Hāngī pit cooking kai on Auckland's waterfront

By Kawe Roes

It's early morning and Rewi Spraggon is getting ready to pull up the hāngī surrounded by the hustle and bustle of downtown Auckland.

Spraggon, hāngī master at the Māori Kitchen on Auckland's waterfront says, "I'm fully awake now...the dream is done- to have a traditional hāngī on the waterfront of Te Waitematā."

Like his ancestors, the knowledge of hāngī is passed down for his and future generation's benefit. 

"These rocks are from my grandfather so they're about 100 years old.  Some are from Te Kūiti, Ihenga and Motutapu, we go all over to get the best stones...it's about connecting the nation and whakapapa, that's the main thing.  I know every rock in this oven."

So what's so special about this food?  Well, for one you don't peel the potatoes and kūmara and two, the firewood is mānuka.

PHOTO: Rewi Spragoon getting his new hāngī pit ready to pull up the earth oven meal that can feed 500 people.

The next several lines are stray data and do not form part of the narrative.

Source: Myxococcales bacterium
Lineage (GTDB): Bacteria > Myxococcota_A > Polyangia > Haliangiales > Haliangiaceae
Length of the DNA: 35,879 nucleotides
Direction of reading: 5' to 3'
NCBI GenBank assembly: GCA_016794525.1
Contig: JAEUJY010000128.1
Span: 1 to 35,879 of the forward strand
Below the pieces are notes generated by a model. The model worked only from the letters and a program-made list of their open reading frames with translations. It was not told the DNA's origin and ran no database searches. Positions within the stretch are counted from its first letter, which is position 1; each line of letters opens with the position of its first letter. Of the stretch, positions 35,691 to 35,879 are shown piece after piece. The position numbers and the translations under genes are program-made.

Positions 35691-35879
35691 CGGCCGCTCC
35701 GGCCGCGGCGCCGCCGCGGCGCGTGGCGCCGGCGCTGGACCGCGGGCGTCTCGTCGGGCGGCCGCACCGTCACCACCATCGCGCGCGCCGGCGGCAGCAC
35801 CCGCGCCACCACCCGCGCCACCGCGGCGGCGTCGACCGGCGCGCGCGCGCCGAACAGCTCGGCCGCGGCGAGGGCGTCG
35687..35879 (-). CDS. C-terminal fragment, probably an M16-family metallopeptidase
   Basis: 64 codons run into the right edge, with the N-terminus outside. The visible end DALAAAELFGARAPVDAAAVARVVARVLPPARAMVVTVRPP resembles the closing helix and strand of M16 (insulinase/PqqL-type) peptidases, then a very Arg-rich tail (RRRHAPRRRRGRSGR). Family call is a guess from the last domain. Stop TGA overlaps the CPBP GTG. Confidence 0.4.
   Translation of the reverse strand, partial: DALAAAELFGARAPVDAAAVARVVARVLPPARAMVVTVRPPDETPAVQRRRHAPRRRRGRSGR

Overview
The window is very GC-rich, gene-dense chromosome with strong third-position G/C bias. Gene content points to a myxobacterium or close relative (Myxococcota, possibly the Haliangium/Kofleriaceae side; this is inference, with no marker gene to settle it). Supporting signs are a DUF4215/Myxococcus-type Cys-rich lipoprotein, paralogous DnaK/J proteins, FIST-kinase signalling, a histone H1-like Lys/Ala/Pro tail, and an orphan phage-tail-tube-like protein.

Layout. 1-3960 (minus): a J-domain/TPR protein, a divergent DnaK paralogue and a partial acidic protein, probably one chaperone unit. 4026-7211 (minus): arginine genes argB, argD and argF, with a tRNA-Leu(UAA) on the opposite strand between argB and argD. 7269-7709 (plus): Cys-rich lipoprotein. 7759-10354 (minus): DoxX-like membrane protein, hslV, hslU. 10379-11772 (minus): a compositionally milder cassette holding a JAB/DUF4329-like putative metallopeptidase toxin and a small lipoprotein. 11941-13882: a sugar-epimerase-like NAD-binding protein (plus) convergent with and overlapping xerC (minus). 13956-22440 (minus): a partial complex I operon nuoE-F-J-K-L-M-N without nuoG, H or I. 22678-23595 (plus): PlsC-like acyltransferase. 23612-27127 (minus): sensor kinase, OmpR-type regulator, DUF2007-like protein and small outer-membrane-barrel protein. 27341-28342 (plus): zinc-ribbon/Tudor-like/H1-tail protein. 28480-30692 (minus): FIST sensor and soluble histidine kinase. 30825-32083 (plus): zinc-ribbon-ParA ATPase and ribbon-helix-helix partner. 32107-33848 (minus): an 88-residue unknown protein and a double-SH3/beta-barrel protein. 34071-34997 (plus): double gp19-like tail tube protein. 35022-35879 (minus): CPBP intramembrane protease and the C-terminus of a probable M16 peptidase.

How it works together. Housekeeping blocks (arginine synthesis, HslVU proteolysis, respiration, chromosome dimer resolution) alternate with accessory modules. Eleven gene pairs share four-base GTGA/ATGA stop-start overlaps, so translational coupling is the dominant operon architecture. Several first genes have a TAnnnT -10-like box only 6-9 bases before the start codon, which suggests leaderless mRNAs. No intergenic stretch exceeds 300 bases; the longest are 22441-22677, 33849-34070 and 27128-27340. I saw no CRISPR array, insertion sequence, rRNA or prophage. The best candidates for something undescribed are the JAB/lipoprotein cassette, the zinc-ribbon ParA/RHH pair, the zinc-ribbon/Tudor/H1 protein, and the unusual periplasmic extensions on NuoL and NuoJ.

It can take an hour to three hours to cook kai in hāngī depending on the size of the meal. 

"It's like your oven at home is how long it takes to cook, there is no difference. Two pits feed 500 people. Or 500 Māori, or 1,500 Chinese!" laughs Spraggon.

Spraggon's main goal is to get this wharekai concept across the nation, with Te Waipounamu and Te Taitokerau in his sights. 

PHOTO: The special raised platform has to a bricklined wall to have two cooking pits for hāngī with soil brought in from Waikato. 

He now sells off charcoal to make money to pay for the firewood that heats the stones and cooks the hāngī.  It is important for him that hāngī experts go back home to their people. 

Spraggon says, "In each and every tribe there is an expert in hāngī and this practice is being lost so we must teach our kids and grandkids how to make a real hāngī."